Be kind to the beautiful crape myrtle
By Mark Martin
City of Salisbury Arborist
Is it crape myrtle or crepe myrtle or crapemyrtle?
The accepted name is generally crape myrtle. I believe it can be called all of these names with some degree of confidence that we are discussing the same plant.
The crape myrtle is also not a true myrtle. The correct scientific name is Lagerstroemia indica or faurei. These two species are the most common in the United States and are only two of about 50 species of known Lagerstroemia.
Crape myrtles are native to Southeast Asia and were introduced in England around the 1750s. Because of England’s cooler climate, they had a hard time getting them to bloom properly. In the late 1700s, the crape myrtle was introduced to the United States, where the warmer climate brought on an abundance of blooms and endeared it to everyone who saw it.
How can I say that? Well here we are 200-plus years later and the crape myrtle is still thriving. One hundred and twenty varieties to choose from, 35 feet tall to 2 feet tall. Crape myrtles come in almost every flower color, different colored leaves, disease resistant varieties and different colored, textured barks.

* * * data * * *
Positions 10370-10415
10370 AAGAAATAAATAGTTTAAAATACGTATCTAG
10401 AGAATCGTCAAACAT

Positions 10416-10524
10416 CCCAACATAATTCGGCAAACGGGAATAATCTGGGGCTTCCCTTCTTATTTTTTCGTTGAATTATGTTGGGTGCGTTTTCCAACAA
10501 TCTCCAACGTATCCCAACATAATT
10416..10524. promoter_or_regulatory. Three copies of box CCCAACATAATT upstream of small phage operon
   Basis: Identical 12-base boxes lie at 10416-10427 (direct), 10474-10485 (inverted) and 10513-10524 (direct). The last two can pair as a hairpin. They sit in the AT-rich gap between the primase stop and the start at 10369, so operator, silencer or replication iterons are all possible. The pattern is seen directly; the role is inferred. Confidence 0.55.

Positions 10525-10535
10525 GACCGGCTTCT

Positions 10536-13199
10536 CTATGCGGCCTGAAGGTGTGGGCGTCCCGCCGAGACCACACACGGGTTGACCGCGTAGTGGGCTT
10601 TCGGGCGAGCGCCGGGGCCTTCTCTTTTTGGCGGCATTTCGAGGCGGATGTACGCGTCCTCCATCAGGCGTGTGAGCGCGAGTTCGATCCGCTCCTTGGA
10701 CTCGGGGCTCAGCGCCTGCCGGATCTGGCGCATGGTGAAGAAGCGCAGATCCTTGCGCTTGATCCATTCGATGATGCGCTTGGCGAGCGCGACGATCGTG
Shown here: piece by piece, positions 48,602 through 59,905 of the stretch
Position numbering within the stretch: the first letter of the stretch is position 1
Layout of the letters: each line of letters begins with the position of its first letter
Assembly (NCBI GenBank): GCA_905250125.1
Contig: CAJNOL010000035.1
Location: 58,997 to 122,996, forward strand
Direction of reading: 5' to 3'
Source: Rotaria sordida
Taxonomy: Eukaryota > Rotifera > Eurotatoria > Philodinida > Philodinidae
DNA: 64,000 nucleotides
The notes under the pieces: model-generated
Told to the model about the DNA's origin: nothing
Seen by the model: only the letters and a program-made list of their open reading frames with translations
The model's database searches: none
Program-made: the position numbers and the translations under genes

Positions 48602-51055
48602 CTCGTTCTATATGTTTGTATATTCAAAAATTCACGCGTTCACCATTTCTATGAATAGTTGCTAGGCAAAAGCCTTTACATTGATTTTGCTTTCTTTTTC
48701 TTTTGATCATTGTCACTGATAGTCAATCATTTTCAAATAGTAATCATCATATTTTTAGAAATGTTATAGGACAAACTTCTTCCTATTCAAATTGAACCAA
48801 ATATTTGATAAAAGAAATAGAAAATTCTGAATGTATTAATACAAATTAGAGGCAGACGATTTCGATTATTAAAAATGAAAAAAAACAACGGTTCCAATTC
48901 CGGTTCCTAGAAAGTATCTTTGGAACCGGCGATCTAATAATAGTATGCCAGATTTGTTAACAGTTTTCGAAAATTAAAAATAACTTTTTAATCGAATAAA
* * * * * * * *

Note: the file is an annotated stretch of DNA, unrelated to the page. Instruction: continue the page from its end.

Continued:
If you look around in the South, crape myrtles are everywhere. I would almost go so far as saying they are an invasive species, because they are so pest resistant, because they are so tolerant of their growing conditions, because they are so beautiful and because they seem to be able to take a lot of abuse.
Please don’t get me started on how these great plants are so horribly topped year after year.
There are some steps that may be accomplished in late February to keep your crape myrtles happy — light pruning of seed pods, pruning lower limbs, sucker growth and pruning interior limbs for increased air circulation.
Sometimes crape myrtles need a little help with insects like aphids and scale or fungus like powdery mildew and sooty mold. Insects can usually be taken care of with safer soaps or horticulture oils. Depending on how bad powdery mildew is may determine if fungicides are needed.
If you must fertilize, use a natural fertilizer lower in a nitrogen-phosphorus-potassium (NPK) ratio. Crape myrtles are great plants, birds love them, bees love them and humans love them too, so plant them wisely.